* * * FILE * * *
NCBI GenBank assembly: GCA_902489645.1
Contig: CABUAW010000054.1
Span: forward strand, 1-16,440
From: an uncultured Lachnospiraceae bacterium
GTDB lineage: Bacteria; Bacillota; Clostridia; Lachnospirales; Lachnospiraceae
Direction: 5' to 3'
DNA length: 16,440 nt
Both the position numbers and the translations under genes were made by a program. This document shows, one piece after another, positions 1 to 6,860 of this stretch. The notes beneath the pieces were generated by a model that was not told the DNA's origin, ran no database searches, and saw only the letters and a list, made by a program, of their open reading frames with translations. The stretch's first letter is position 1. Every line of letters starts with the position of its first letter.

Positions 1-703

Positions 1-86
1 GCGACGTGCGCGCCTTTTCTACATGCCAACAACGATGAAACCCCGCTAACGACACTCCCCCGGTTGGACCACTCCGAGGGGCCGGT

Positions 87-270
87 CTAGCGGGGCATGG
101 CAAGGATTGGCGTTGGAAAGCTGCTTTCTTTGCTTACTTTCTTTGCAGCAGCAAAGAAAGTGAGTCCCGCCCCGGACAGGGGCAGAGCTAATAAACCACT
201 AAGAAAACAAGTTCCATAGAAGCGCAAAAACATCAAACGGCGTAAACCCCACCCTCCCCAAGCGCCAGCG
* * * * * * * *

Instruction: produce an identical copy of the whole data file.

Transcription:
NCBI GenBank assembly: GCA_902489645.1
Contig: CABUAW010000054.1
Span: forward strand, 1-16,440
From: an uncultured Lachnospiraceae bacterium
GTDB lineage: Bacteria; Bacillota; Clostridia; Lachnospirales; Lachnospiraceae
Direction: 5' to 3'
DNA length: 16,440 nt
Both the position numbers and the translations under genes were made by a program. This document shows, one piece after another, positions 1 to 6,860 of this stretch. The notes beneath the pieces were generated by a model that was not told the DNA's origin, ran no database searches, and saw only the letters and a list, made by a program, of their open reading frames with translations. The stretch's first letter is position 1. Every line of letters starts with the position of its first letter.

Positions 1-703

Positions 1-86
1 GCGACGTGCGCGCCTTTTCTACATGCCAACAACGATGAAACCCCGCTAACGACACTCCCCCGGTTGGACCACTCCGAGGGGCCGGT

Positions 87-270
87 CTAGCGGGGCATGG
101 CAAGGATTGGCGTTGGAAAGCTGCTTTCTTTGCTTACTTTCTTTGCAGCAGCAAAGAAAGTGAGTCCCGCCCCGGACAGGGGCAGAGCTAATAAACCACT
201 AAGAAAACAAGTTCCATAGAAGCGCAAAAACATCAAACGGCGTAAACCCCACCCTCCCCAAGCGCCAGCG